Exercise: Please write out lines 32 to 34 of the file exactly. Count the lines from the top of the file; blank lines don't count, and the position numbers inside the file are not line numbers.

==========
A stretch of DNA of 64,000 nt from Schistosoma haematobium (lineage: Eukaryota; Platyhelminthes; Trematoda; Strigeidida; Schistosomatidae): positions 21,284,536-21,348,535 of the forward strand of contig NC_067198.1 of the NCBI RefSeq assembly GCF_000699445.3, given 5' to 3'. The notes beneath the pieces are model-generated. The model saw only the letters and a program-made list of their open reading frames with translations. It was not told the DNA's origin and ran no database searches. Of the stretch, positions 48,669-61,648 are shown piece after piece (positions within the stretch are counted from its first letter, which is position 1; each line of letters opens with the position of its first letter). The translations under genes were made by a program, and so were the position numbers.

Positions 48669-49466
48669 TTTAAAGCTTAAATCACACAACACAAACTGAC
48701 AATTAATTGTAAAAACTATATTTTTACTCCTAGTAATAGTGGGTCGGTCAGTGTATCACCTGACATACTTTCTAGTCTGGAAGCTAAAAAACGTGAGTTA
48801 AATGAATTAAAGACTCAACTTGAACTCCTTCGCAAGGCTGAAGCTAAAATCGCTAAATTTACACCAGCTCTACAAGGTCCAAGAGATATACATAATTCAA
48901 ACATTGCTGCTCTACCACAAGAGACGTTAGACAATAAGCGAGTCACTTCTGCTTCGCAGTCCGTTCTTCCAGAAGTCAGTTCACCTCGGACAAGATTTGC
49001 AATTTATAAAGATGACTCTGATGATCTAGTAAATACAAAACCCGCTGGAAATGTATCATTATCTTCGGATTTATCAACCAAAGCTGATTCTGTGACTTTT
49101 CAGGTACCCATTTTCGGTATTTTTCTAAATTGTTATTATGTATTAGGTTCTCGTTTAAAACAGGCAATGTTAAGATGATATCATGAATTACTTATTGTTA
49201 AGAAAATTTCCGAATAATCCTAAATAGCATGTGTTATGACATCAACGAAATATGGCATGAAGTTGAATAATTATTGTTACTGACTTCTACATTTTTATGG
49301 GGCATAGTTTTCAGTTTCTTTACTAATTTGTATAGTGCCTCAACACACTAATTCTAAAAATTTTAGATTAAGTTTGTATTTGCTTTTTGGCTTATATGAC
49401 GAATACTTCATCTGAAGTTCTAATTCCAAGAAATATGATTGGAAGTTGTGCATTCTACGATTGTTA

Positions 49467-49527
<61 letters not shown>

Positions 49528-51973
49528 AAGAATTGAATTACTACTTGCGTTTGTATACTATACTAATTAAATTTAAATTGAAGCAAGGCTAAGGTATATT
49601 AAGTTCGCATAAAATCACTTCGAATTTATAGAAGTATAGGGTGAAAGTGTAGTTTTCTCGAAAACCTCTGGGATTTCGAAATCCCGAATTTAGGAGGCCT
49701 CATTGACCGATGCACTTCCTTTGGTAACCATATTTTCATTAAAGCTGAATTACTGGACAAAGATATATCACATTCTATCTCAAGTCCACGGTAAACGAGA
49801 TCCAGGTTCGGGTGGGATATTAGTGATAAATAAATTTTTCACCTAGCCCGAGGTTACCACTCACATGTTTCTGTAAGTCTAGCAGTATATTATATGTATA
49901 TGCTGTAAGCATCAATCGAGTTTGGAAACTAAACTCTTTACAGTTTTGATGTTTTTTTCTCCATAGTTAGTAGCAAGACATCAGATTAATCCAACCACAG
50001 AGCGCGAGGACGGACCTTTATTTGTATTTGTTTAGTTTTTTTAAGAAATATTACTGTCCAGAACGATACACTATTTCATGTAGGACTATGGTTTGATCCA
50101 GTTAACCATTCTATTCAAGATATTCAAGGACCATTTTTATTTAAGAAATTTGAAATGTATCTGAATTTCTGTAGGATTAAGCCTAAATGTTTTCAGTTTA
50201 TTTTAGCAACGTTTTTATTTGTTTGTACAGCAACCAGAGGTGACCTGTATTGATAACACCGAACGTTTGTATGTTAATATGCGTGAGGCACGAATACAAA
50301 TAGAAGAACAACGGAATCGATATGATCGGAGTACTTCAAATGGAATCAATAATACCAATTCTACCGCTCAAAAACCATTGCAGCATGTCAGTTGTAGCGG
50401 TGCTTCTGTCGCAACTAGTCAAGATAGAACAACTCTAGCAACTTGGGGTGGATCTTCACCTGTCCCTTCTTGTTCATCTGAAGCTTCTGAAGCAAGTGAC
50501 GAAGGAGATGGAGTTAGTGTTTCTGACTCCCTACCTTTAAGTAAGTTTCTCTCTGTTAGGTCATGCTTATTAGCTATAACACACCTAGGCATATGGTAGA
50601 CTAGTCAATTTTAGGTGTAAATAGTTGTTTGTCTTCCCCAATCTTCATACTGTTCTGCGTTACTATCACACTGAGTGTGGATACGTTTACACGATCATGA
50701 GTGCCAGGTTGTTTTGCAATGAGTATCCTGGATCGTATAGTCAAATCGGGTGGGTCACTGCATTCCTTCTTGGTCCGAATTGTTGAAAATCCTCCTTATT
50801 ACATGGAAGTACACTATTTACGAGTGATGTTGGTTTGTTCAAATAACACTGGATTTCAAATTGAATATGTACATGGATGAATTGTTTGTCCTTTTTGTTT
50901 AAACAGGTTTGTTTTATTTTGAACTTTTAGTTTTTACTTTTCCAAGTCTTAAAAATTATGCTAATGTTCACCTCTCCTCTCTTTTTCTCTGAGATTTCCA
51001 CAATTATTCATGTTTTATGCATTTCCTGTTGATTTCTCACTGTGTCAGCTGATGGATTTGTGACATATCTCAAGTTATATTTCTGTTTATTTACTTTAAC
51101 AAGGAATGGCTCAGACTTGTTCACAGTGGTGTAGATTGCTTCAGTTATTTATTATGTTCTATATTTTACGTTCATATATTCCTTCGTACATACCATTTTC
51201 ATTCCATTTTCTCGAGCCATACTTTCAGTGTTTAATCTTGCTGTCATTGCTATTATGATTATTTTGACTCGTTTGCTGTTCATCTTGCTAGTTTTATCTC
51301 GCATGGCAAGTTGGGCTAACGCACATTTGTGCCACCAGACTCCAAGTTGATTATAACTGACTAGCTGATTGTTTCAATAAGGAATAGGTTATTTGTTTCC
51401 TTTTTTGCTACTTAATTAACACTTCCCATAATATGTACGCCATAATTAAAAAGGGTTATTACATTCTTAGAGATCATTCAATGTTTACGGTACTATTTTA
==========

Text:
51201 ATTCCATTTTCTCGAGCCATACTTTCAGTGTTTAATCTTGCTGTCATTGCTATTATGATTATTTTGACTCGTTTGCTGTTCATCTTGCTAGTTTTATCTC
51301 GCATGGCAAGTTGGGCTAACGCACATTTGTGCCACCAGACTCCAAGTTGATTATAACTGACTAGCTGATTGTTTCAATAAGGAATAGGTTATTTGTTTCC
51401 TTTTTTGCTACTTAATTAACACTTCCCATAATATGTACGCCATAATTAAAAAGGGTTATTACATTCTTAGAGATCATTCAATGTTTACGGTACTATTTTA